Nursing Home Liability for Patient Neglect
Discussion on the quality of care in America’s nursing homes. A must read for all with family members in intermediate care.
Nursing homes and other skilled nursing facilities are entrusted with the duty to take care of our elderly and disabled family members. These licensed skilled nursing facilities are required to follow regulations as to the quality of patient care they provide. Unfortunately, it has been reported for a period of over two decades that many of these institutions are failing to meet these safety standards. At SUGARMAN, we have seen the tragic results of these failures – bed sores, falls, overmedication and dehydration, to name but a few examples, which have resulted in disabling injuries and even death. Although nursing home liability cases are often defended on the grounds that damages are limited because the injured person has exceeded his or her statistical life expectancy, the focus in these cases is properly on the dignity of the patient – regardless of age – and the failure to deliver that quality of care to which the patient, and all patients in skilled nursing facilities, are entitled.
According to the U.S. Bureau of the Census, over 5% of the 65+ population currently resides in nursing homes or other skilled nursing facilities. Of the baby boom generation, it is expected that 5% or 3.9 Million people will eventually be cared for by these facilities on either a short or long-term basis. It is critically important that we focus on the ongoing care deficiencies in nursing homes so as improve the overall quality of care before the nursing home resident population explodes.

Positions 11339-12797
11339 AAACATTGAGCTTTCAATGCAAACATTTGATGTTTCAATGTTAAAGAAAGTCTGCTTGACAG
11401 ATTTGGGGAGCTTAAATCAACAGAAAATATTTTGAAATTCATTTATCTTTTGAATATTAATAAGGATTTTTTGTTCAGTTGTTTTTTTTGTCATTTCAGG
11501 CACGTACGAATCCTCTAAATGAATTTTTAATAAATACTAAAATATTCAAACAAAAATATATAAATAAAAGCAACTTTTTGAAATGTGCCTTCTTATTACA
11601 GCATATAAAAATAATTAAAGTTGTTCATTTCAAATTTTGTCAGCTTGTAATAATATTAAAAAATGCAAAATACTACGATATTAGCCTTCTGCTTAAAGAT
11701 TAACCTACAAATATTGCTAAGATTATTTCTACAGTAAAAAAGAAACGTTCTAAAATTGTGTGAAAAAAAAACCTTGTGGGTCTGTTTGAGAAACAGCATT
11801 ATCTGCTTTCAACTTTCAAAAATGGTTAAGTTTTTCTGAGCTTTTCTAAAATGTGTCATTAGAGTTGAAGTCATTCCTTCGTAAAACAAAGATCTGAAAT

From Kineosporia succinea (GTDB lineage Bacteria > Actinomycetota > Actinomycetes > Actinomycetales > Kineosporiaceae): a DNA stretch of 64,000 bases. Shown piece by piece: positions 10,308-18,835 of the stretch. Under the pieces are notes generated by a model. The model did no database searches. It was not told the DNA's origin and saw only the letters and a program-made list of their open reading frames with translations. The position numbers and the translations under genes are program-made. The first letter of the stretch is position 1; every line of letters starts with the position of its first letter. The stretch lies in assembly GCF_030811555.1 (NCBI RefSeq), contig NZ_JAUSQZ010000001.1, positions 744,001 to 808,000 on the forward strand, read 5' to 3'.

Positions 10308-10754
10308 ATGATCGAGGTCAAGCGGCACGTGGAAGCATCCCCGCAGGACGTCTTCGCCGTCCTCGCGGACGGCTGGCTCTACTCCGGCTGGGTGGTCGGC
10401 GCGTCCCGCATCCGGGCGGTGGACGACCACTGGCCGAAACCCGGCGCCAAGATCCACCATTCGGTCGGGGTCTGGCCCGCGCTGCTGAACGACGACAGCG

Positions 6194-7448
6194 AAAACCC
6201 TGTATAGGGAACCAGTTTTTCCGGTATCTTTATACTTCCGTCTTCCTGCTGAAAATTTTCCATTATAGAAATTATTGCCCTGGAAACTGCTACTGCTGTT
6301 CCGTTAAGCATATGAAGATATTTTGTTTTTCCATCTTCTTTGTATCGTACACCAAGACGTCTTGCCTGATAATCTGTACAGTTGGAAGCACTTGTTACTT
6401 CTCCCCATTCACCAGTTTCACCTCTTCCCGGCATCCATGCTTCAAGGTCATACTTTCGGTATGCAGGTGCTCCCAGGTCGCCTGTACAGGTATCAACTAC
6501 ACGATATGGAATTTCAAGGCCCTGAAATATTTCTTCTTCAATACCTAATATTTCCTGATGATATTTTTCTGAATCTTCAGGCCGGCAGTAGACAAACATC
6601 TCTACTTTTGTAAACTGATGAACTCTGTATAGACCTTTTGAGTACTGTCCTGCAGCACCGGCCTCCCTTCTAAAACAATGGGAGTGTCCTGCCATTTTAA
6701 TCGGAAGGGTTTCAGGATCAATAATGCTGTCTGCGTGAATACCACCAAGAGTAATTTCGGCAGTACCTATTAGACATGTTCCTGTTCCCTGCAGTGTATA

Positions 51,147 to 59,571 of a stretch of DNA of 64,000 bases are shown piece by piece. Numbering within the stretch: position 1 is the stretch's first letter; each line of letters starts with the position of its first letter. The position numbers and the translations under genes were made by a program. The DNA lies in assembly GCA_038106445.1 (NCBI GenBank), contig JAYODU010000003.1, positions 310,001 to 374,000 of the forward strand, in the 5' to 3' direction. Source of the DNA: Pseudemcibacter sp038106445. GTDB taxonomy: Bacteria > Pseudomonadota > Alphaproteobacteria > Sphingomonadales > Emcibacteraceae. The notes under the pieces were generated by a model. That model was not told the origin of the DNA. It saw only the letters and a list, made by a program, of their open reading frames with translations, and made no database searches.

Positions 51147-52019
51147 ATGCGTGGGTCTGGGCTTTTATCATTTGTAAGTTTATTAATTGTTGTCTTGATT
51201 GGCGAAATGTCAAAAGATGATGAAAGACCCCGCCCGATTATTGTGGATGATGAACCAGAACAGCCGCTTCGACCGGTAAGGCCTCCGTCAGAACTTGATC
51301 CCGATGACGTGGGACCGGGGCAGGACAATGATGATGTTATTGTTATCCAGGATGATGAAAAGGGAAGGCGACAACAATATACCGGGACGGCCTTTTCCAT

For decades, poor quality patient care has been an enduring feature of American nursing homes. Regulators are required to inspect these facilities annually to determine whether minimal standards are being met, and to investigate complaints of deficiencies. According to data collected by the Centers for Medicare and Medicaid Services, the profit-making nursing home industry generally provides fewer nurses, sometimes below minimum legal requirements, and poorer quality of care than non-profit homes. Large private investment groups now own most of the country’s largest nursing home chains, making it difficult to enforce regulations and to levy against negligent entities.
See The New York Times article, At Many Homes, More Profit and Less Nursing.
Patients of nursing homes and skilled care facilities have a right to expect good quality care which promotes their dignity and well-being, regardless of their health or age. These licensed facilities, most of them for-profit, are required to meet minimal standards of care in order to be in business. They should be held accountable when their failure to meet these requirements results in preventable injury or death to those whose care has been entrusted to them.